God has given us an abundance of tomatoes this year, the challenge is to use them all.

This week, it's everybody in the pool as I make a sauce for my lasagna. I have four hybrid, 1/2 heirloom, and about a dozen cherry tomatoes leftover from last week's harvest that I need to use before they go bad.

First step, chop them all up into cubes. The cherry tomatoes will just be cut in half like I did with my pizza sauce a few weeks ago.

As I dice, they all go into a bowl, awaiting their fate.  A tablespoon of olive oil in the bottom of a sauce pan is getting hot in the meantime, where I saute half an onion chopped up in a food processor.

Once the onions are translucent, the tomatoes join them along with half a cup of water, half a teaspoon of sugar, teaspoon of salt, a generous sprinkling of pepper, half a teaspoon of minced garlic, and another half teaspoon of oregano.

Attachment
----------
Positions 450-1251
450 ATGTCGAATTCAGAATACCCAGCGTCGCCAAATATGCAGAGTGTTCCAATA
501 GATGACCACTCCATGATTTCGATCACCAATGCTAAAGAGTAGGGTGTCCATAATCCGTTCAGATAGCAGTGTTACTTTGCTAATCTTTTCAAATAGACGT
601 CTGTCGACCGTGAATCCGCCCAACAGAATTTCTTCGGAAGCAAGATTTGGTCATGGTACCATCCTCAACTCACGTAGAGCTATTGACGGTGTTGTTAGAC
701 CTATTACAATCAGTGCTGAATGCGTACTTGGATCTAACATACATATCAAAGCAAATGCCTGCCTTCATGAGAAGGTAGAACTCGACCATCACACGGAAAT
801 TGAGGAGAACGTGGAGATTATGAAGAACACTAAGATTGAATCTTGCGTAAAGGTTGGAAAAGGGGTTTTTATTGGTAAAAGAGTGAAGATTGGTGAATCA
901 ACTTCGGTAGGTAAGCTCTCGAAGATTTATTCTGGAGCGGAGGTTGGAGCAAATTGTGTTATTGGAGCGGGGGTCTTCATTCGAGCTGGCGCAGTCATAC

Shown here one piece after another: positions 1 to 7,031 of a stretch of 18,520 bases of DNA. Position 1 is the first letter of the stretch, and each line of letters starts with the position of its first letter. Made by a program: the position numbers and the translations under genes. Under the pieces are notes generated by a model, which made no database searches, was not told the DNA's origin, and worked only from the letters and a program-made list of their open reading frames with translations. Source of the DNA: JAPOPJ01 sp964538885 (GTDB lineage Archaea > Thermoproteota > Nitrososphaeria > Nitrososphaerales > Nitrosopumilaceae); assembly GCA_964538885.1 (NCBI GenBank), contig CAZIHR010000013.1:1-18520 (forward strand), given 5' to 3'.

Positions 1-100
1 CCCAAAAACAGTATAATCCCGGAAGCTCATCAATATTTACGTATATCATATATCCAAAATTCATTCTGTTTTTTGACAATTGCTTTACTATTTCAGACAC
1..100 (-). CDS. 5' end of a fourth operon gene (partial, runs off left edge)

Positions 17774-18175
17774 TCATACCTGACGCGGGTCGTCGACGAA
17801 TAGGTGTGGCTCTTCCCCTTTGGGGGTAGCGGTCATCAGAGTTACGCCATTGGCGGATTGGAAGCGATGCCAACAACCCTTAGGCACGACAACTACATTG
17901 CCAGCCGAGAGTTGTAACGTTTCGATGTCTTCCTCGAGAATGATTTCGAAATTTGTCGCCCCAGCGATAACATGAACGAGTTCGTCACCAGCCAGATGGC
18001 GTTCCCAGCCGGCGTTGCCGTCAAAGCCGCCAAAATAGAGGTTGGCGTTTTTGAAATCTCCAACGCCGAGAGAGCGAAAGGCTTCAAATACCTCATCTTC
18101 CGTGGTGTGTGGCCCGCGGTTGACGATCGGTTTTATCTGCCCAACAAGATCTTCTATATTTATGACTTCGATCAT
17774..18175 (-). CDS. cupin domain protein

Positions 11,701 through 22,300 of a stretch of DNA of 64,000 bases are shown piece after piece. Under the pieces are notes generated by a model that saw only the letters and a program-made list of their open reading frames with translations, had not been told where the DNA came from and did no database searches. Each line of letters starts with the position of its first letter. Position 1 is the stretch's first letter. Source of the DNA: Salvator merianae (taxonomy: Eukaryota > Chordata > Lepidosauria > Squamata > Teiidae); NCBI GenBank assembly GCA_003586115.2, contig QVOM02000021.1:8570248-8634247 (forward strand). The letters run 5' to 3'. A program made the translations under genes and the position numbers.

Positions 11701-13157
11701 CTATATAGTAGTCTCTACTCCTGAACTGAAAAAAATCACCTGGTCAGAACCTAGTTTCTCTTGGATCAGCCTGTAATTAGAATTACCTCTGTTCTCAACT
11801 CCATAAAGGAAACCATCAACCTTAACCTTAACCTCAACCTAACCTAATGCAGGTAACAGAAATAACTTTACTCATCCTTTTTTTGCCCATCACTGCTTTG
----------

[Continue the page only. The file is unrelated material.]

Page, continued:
I bring to a boil, stirring, for ten minutes and then let simmer on low for a little over an hour.

When done, the sauce looks like this.

Next, I fry up a pound of Italian sausage and cook some lasagna noodles in boiling water for about eight minutes until slightly soft (al dente).

I oil up a baking pan with olive oil, lay in two strips of the lasagna noodles, and start to create layers. One layer may be sauce with sausage and parmesan cheese, the next sauce and ricotta cheese, the next sauce, cream, and's up to you, whatever you want to put in.

Finished, I top with a generous layer of mozzarella to have a nice, melty layer of cheese on top.

375 degrees for 45 minutes, covered with foil. Remove the foil and cook for another 20 minutes. Take out and let cool for 10 minutes.

Serve and enjoy.

Copyright 2015 - Darryl Musick
All Rights Reserved

Hot Time in the Garden

The biggest chore I had this week was deadheading the roses but the temp is 110 and climbing. I expect it'll hit 115 before the day is over.

Just too hot, so I'm just fertilizing and check the progress of the crops.

These tomatoes have weighed down their part of the vine so that they're resting on the soil. I don't want them there where the worms and other insects can get to them.